The remaining capital of ($16.66 – $11.66) million or $5.0 million is equity that, according to regulatory guidelines, can earn 12% interest. The annual revenue allowed on equity capital is $5.0 × 0.12 = $0.6 million Accounting for a 35% tax rate, the adjusted annual revenue on equity capital is $0.6 = $0.92 million 1 − 0.35 Next, add the O&M cost increase of $0.75 million per year and the fuel cost of $0.37 million to the annual costs for debt and equity just calculated to arrive at the incremental annual cost of service for the phase 2 looping expansion as follows: Annual Annual Annual Annual

payment to retire debt = $1.09 million revenue on equity capital = $0.6 million operating cost = $0.75 million fuel cost = $0.37 million

Therefore, the incremental annual cost of service for phase 2 expansion looping option is $1.09 + 0.6 + 0.75 + 0.37 = $2.81 million. This amount is the incremental annual cost of service over and above the cost of service for the phase 1 ﬂow rate of 238.41 MMSCFD.

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The incremental tariff for an incremental ﬂow rate of 50 MMSCFD for the phase 2 expansion looping option is Incremental tariff =

2.81 × 10 6 × 10 3 = $0.1606 per MCF 50 × 10 6 × 350

In summary, For the phase 2 expansion, looping option: Incremental annual cost of service = $2.81 million Incremental tariff = $0.1606 per MCF These incremental costs are over and above the phase 1 numbers. It must be noted that we did not consider a compressor station option for phase 2 expansion. This is because the preferred option for phase 1 expansion was installing loop. Since approximately 50 mi of pipe loop was already installed for phase 1, we simply looked at adding approximately 26 mi of extra loop for phase 2. For comparison, we could determine additional compressor station requirements for phase 2 instead of extending the loop. This is left as an exercise for the reader.

10.5 SUMMARY In this chapter the economic aspects of a natural gas pipeline transportation were reviewed. A method for determining the optimum pipe size necessary to transport a certain ﬂow rate was discussed. We introduced concepts of the capital cost of pipeline and compressor stations and the annual operating and maintenance costs. The fuel consumption calculations were also explained. Taking into account time value of money and the rate of return allowed on an equity investment in pipeline facilities, we calculated an annual cost of transporting gas. From this annual cost, the transportation tariff was calculated. The economic pipe size for a particular application was illustrated using three different pipe sizes and estimating the initial capital cost and annual operating costs. A typical pipeline expansion scenario with the option of installing compressors vs. pipe loops was also explained using economic principles. Additionally, the major components of the capital cost of a typical pipeline system were reviewed. PROBLEMS 1. A natural gas pipeline transports 120 MMSCFD at a load factor of 95%. The capital cost is estimated at $70 million and the annual operating cost is $6 million. Amortizing the capital at 8% for a project life of 20 years, calculate the cost of the service and transportation tariffs for this pipeline. 2. A new pipeline is being constructed to transport natural gas from a processing plant to a power plant 150 mi away. An initial phase and an expansion phase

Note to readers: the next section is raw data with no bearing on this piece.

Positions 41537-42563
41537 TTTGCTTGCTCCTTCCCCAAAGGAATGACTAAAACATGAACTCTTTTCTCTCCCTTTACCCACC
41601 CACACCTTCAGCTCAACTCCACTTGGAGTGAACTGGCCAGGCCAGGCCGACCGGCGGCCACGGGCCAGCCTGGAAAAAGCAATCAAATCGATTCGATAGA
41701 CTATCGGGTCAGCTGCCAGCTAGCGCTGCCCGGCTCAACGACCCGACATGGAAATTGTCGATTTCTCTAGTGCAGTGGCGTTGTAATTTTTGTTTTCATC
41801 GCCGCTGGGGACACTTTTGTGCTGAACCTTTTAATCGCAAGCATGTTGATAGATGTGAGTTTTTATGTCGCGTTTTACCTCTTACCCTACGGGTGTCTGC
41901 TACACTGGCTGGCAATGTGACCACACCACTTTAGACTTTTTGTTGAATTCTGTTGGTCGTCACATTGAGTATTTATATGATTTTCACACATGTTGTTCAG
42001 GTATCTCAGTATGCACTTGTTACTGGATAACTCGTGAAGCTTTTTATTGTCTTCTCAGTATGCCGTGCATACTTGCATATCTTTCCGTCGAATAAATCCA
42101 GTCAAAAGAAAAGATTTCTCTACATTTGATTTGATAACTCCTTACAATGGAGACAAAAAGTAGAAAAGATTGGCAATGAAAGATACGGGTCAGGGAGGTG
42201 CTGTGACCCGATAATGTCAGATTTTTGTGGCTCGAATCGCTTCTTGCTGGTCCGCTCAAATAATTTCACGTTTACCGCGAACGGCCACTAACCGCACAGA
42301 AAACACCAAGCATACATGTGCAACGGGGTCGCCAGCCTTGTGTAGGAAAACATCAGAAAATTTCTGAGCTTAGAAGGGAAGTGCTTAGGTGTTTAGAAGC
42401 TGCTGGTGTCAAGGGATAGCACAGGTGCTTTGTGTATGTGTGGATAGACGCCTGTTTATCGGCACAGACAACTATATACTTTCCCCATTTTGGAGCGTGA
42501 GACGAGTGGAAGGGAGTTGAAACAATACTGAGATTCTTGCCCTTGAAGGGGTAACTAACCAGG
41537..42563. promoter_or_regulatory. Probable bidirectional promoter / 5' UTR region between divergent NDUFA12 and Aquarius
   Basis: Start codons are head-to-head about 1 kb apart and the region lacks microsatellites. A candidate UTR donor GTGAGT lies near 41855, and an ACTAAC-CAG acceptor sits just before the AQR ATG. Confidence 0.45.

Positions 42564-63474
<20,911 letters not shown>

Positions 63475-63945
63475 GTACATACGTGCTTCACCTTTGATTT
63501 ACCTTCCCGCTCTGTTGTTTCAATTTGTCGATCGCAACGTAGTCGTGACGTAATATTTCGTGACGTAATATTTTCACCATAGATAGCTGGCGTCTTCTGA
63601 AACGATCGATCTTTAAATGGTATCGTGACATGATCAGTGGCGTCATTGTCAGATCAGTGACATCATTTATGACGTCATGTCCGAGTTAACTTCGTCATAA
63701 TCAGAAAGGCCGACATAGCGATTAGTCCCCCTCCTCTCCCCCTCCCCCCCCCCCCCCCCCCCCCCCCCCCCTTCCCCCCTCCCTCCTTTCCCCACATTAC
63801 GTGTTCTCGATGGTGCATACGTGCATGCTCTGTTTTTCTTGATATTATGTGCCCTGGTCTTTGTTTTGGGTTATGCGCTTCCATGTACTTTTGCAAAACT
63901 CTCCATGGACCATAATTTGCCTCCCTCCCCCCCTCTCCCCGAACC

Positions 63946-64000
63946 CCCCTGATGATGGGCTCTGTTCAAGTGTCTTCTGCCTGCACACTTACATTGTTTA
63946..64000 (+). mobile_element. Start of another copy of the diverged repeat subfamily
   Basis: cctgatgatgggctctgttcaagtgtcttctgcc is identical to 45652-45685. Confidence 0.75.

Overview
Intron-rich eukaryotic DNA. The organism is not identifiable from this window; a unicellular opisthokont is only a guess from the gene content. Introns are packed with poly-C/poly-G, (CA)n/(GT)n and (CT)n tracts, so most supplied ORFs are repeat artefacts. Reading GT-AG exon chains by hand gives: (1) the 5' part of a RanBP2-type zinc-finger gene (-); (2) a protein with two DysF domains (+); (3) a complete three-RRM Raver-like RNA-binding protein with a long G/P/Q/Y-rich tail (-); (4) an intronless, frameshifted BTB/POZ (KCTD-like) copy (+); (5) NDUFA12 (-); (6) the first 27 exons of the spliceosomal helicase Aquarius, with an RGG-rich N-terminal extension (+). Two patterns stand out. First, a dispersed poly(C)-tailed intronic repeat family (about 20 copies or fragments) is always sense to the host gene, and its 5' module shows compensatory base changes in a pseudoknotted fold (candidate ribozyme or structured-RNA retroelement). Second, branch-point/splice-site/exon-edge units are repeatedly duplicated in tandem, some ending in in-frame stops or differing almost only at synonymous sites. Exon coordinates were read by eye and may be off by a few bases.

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GAS PIPELINE HYDRAULICS

are contemplated. During the initial phase lasting 10 years, the amount of gas shipped is expected to be a constant volume of 100 MMSCFD at a 95% load factor. A pipe size of NPS 18, 0.250 in. wall thickness, is required to handle the volumes with two compressor stations of 5000 HP total. The total pipeline cost can be estimated at $750,000 per mi and the compressor station cost at $2000 per HP installed. The annual operating costs are estimated at $6 million. The construction project will be ﬁnanced by borrowing 75% of the required capital at an interest rate of 6%. The regulatory rate of return allowed on equity is 13%. Consider a project life of 25 years and an overall tax rate of 36%. a. Calculate the annual cost of service for this pipeline and the transportation tariff in $/MCF. b. The second phase, lasting the next 10 years, is projected to increase throughput to 150 MMSCFD. Calculate the transportation tariff for the expansion phase, considering the capital cost to increase by $30 million and the annual cost to increase by $4 million, with the same load factor as before.